NOTE: This product uses a visible laser diode as the light source. It is characteristic of laser
light that it contains a high amount of power in a small beam cross section. This makes it
PARALLEL potentially hazardous to the eyes. We have chosen to make the PARALLEL with the
lowest practical power level. This power level, FDA Class II, is considered a hazard only if
USER MANUAL stared into. An accidental glance of the beam is not considered hazardous.
Packing list :
Projection box rubber band harness
2 AA batteries ( installed ) 1 hex wrench
3 small reflectors
1 large reflector
USE ( all items mentioned in the following instructions are included unless noted)
Basic. In use, the PARALLEL consists of a laser projection box and a reflector. The reflection of the laser beam
creates a red dot on the top of the projection box. The position of this dot is a direct indicator of the alignment of the
reflector to the surface that the projection box is sitting on. If the reflector is perfectly parallel to the surface that the
PARALLEL is sitting on (the reference surface), the red dot will be centered over the hole that the laser beam is
projected out of. Any error in parallelism of the reflector to the reference surface will cause the dot to be displaced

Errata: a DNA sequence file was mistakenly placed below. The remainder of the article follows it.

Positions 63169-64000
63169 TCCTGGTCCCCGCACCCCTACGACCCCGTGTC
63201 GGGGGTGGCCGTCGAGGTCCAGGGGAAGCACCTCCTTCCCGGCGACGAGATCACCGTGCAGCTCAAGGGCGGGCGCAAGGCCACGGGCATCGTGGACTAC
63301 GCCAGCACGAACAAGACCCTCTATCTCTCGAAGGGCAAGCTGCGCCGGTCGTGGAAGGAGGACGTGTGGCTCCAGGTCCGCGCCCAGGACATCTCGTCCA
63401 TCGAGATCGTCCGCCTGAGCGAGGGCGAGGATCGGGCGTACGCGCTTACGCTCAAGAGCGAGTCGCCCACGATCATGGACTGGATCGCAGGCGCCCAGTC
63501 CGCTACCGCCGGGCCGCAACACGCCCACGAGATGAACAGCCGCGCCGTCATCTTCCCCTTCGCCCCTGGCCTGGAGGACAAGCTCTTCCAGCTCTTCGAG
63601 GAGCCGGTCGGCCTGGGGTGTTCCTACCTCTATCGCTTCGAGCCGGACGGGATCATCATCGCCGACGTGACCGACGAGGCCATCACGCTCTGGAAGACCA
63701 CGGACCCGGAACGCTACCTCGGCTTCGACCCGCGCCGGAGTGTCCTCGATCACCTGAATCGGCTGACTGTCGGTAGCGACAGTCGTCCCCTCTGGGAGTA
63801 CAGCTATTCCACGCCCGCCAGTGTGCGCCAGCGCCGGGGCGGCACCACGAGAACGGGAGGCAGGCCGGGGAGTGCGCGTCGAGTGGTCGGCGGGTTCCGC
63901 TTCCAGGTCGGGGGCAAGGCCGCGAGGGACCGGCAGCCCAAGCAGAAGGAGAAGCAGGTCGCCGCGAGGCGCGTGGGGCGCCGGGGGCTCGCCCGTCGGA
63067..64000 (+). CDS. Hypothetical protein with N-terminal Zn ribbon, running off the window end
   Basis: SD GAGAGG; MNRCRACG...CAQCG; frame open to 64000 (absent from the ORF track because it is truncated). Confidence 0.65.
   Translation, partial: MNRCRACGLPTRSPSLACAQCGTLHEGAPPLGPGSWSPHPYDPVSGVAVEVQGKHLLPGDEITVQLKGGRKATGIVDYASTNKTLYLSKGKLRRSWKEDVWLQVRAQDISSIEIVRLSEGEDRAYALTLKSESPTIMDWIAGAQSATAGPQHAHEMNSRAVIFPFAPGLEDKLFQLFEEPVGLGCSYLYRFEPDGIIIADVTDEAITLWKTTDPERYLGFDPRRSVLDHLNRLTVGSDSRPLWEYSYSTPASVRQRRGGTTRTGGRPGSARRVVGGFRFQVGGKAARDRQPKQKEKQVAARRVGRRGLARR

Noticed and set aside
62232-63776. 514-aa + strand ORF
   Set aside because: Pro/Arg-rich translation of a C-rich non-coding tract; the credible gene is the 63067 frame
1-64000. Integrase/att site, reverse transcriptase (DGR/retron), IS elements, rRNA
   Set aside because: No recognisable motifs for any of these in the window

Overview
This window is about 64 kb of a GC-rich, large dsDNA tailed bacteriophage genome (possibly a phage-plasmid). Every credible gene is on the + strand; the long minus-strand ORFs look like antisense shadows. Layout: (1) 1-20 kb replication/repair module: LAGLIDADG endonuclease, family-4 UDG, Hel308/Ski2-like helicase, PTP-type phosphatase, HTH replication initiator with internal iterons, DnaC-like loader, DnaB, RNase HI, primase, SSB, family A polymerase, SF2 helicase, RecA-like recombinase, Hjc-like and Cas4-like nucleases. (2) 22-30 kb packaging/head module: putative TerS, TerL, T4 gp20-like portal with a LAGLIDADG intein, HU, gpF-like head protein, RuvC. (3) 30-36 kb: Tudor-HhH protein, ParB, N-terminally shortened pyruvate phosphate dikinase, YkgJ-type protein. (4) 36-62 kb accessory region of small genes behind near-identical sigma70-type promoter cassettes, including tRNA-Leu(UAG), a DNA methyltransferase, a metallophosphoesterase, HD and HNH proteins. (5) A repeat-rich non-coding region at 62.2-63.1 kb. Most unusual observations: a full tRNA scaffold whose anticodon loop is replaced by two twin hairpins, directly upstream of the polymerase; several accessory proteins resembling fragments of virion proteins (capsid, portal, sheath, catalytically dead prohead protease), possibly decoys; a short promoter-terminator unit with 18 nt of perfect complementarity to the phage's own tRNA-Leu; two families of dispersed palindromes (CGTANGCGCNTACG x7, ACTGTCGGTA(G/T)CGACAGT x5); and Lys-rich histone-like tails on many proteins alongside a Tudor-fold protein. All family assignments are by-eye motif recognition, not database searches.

from this ideal position.
Install a reflector, basic. One of the many ways we have optimized the price/performance of the PARALLEL is to
use plain un-mirrored glass for the reflectors. The proportion of light reflected is quite sufficient, the reflectors are
inexpensive and very flat, and they are as accurate as first surface mirrors in use since the reflection off both front and
rear surfaces coincide when everything is aligned parallel. The small reflectors measure 1” x 3” x .04”, the large 5 1/2”
x 2 1/2” x .04”. One of the small reflectors is backed with a white paper label. Since light passes through the
reflectors, this label prevents stray reflections from the glass elements of the lens. Anything nearly opaque can be used,
and may be wanted on the negative carrier reflectors to prevent reflections off condensers, or other lighthead
Lens reflector. For a quick check of lens alignment you can simply hold one of the reflectors against the front rim of
the enlarging lens. If alignment is needed, you can then fasten the reflector to the lens front by use of the rubber
band assembly provided. This allows hands-free use of the PARALLEL.
An odd looking thing, this is a rubber strip with two small rubber bands looped around it, the
strip joined by passing through a metal washer. Slip the large band around the outside of the
enlarging lens barrel and then move the two small bands to opposite sides. Slip the reflector
through the loop of each of the small bands. Move the large band up or down the lens barrel
adding or lessening tension so that the small bands gently hold the reflector to the front rim of
the lens. [[You can adjust the length of the large band by moving the washer position - most